Bayou D Inde

Bayou D’Inde is located in Calcasieu Parish. As a major tributary of the Calcasieu River, the location was a convenient dumping ground for the oil and natural gas industries that moved to the area as early as the 1920s (NOAA 2023).

In the 1980’s, residents went to the EPA and LDEQ with concerns about contamination after high levels of dioxins were found in blood samples from residents (NOLA 2021). In 1987, the first restrictions were put on consuming seafood from Bayou D’Inde due to high levels of toxins like PCBs, mercury, and dioxins. In 1992, the entire Calcasieu Estuary was put under a fish consumption advisory. Swimming and other water activities were also considered unsafe. (NOAA 2023).

In 2003, the EPA agreed to work with state agencies to start the cleanup process of the estuary. In 2009, PPG, Occidental, Westlake Polymers, and Citgo were required by the state to begin the cleanup process for Bayou D’Inde (NOLA 2021). Part of the cleanup plan approved by the state in 2013 involved moving the contaminated sediment into nearby marshes, then capping the contaminates under concrete (KPLC 2015).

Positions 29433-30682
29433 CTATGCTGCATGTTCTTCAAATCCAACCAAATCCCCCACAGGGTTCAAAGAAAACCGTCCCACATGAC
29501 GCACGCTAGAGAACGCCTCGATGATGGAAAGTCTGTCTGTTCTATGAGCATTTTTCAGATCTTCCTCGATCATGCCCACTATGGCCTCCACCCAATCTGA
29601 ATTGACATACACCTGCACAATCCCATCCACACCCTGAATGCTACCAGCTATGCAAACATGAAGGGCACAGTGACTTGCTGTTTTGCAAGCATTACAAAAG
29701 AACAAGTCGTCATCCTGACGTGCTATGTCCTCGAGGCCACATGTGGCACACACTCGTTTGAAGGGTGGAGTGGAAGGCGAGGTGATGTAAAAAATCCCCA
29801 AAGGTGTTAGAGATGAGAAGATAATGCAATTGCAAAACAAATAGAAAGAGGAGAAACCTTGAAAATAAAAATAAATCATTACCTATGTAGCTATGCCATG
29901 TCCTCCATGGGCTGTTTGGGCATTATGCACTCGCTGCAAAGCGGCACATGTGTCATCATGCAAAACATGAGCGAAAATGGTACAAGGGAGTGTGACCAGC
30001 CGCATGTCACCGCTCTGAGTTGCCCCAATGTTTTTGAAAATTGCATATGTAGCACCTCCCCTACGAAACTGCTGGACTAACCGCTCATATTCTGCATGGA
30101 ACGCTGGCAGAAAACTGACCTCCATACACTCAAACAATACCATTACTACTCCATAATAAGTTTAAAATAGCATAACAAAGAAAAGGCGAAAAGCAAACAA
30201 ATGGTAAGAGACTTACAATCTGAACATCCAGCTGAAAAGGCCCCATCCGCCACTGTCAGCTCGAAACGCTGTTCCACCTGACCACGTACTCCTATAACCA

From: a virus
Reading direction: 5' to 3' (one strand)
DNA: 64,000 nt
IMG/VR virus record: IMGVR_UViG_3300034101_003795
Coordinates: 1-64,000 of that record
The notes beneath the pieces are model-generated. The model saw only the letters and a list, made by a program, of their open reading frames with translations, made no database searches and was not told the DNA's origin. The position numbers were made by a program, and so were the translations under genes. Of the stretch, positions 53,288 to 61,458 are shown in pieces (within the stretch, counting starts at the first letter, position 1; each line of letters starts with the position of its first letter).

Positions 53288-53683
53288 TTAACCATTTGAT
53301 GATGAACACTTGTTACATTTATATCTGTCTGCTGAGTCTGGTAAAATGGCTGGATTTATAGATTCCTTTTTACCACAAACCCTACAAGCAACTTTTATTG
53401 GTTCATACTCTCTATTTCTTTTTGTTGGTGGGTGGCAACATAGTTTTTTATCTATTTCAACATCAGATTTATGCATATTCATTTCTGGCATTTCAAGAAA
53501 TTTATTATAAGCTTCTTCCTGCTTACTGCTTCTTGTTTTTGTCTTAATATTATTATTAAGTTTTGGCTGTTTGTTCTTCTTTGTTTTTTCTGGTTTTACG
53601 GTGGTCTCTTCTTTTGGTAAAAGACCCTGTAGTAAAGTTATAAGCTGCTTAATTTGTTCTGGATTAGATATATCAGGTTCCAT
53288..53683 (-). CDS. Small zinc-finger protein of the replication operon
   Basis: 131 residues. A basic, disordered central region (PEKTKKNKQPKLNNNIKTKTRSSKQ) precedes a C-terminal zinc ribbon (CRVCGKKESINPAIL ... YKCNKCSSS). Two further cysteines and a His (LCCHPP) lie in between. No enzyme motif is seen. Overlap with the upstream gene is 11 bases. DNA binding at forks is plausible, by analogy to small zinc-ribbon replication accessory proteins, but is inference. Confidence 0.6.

Another advisory was issued in 2016 when the Louisiana Department of Health and LDEQ warned people to not eat crab fat or catfish, and to limit the consumption of other fish to no more than twice a month (LDH 2016). In 2018, the cleanup plan was declared complete by LDEQ. However, the area remains under state health warnings (NOLA 2021).

In 2021, nine companies were ordered to pay $5.5 million dollars for polluting the Calcasieu Estuary, including Bayou D’Inde. The money will go to the EPA’s Hazardous Substance Superfund (KPLC 2021). In 2023, the Trustee’s of the Bayou D’Inde released a “Draft Restoration Plan/Environmental Assessment” that outlines restoration projects to address the damage done by the release of hazardous waste (NOAA Restoration 2023).